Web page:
January 7, 2011
Emory University’s strategic plan, “Where Courageous Inquiry Leads,” has set our course for the past five years, serving as our roadmap to 2015. During this time the landscape around us has changed dramatically. But we can say one thing for certain about our experience so far: the national economic climate has become thinner, and the terrain of higher education has become rockier, but the constellation of goals by which we are guided remains our true north.
We are still headed in the right direction, and we can continue with confidence on the path we have set for ourselves.
That constellation of goals by which we are steering includes:
• creating on our campus a world-class and diverse community of scholars;
• enrolling the best students and ensuring that they will have the best educational experience available;
• cultivating an intellectual and physical environment that enhances the lives of all members of our community, including staff, faculty, students, alumni and our neighbors;
• achieving due recognition as a place where scholars work together to confront the human condition:
• exploit emerging technologies for good; and exercising exemplary stewardship of our financial and other resources.
“The roster of buildings erected, renovations accomplished, and landmarks restored is all the more remarkable given the fact that all of these things were planned before the economic downturn and were accomplished with a heightened expectation of efficiency and fiscal responsibility.”
-President Jim Wagner
As this special issue of Emory Report makes clear, those goals and their corresponding themes remain unchanged and will endure. They are the consensus that we arrived at through long consultation and that we continue to adhere to. They hold out the greatest promise for us to advance our mission as a university to create, preserve, teach, and apply knowledge in the service of humanity.
These five goals also grow naturally and logically out of the priorities we established five years ago: priorities of quality, distinction, financial strength, and resource stewardship. The stories in this special issue offer heartening confirmation that we have succeeded as a community in keeping these priorities always uppermost in our efforts of the last five years.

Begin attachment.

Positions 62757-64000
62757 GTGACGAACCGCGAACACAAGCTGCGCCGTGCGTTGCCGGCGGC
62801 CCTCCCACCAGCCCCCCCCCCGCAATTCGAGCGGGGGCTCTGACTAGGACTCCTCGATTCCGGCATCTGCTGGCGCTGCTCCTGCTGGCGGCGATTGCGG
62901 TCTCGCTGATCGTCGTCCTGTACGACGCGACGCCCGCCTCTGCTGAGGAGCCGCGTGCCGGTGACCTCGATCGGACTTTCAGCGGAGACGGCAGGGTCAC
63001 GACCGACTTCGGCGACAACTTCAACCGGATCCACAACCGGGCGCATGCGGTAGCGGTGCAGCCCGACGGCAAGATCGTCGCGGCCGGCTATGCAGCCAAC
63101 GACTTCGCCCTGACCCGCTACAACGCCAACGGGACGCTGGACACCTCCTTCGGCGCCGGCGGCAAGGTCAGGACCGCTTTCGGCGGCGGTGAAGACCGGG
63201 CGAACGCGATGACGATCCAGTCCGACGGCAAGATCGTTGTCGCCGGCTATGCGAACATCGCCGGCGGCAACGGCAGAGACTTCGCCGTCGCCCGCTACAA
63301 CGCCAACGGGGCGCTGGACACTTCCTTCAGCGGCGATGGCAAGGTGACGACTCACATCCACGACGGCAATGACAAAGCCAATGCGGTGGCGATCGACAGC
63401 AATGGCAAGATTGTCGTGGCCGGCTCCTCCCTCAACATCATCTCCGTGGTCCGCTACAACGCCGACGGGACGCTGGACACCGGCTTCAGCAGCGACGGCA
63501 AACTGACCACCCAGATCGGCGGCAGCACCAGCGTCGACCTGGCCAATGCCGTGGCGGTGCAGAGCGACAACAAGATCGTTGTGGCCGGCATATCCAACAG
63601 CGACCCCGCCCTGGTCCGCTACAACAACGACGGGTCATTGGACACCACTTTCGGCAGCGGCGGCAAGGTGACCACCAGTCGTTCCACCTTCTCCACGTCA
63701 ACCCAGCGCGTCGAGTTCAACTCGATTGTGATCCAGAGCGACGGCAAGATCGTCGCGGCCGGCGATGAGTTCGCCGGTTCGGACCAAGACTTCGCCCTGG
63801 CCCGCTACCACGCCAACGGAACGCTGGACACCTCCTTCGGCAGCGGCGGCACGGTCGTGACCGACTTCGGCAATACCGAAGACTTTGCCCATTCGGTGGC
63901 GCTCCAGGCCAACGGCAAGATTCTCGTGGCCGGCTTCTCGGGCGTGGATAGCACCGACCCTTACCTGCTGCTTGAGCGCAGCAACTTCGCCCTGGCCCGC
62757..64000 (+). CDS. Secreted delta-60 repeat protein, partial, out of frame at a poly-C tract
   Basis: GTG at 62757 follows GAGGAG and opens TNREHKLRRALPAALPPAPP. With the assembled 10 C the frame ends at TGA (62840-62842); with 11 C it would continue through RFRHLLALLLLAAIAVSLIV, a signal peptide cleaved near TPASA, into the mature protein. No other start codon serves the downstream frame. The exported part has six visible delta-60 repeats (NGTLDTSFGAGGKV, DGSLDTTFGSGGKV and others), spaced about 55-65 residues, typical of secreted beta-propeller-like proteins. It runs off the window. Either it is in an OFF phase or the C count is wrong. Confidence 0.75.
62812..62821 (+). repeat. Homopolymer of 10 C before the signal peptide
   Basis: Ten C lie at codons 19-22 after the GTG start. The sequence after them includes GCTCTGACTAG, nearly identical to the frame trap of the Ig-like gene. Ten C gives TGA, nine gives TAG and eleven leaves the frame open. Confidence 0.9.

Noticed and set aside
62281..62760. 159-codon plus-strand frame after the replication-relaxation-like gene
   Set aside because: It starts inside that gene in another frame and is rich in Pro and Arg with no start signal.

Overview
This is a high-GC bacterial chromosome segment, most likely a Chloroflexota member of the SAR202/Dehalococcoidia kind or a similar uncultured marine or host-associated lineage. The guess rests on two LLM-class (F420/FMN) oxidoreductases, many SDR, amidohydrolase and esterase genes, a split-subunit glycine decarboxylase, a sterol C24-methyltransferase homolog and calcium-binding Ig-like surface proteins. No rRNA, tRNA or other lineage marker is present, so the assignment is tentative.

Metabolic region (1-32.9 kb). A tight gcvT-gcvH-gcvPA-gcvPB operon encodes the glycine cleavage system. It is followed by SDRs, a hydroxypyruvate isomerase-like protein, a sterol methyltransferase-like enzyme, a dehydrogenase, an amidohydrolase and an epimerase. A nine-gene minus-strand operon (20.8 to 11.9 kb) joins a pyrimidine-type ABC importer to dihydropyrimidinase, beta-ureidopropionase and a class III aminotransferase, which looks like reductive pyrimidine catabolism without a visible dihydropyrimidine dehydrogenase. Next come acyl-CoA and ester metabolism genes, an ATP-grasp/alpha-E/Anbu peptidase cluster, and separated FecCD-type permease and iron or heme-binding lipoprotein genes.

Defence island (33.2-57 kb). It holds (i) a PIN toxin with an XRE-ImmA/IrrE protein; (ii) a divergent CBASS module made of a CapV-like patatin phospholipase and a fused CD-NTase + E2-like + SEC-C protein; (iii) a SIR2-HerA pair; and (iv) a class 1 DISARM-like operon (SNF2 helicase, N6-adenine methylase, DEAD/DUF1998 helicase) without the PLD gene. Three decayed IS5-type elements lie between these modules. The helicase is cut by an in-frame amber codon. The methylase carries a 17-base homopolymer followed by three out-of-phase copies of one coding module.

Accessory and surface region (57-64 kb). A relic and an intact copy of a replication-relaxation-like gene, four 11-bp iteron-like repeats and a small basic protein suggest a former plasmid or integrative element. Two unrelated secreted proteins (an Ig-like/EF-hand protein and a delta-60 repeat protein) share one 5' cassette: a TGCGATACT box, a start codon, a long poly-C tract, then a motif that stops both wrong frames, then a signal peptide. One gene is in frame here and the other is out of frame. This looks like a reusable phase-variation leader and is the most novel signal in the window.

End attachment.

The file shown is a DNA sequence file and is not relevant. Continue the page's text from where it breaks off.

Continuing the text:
We could not have done so without the strenuous thought, creativity, imagination, and hard work of countless men and women throughout our several campuses.
Among the highlights of our community’s success, “Building new ideas” in this issue offers a stunning summary of the major transformations in our campus since 2005.
The roster of buildings erected, renovations accomplished, and landmarks restored is all the more remarkable given the fact that all of these things were planned before the economic downturn and were accomplished with a heightened expectation of efficiency and fiscal responsibility.
Happily, they have also brought plaudits from national organizations to the men and women who accomplished them.
One promise we made to ourselves while setting out on this journey to 2015 was to check our progress regularly. (See "Marking progress".)
Through the good work of our Office of Institutional Research, we have been helped by a full and detailed array of metrics in gauging how we are doing with regard to student quality, faculty strength, staff satisfaction, fundraising, and health care delivery. We are doing well by many measures, but have some work to do in others.
These areas of concern are at the top of our list of issues to address during this current academic year, and we are confident that we will be able to make course corrections.
Five years gone, with five to go, this report serves as a toast to achievements thus far and a spur to further hopeful aspiration.
—President Jim Wagner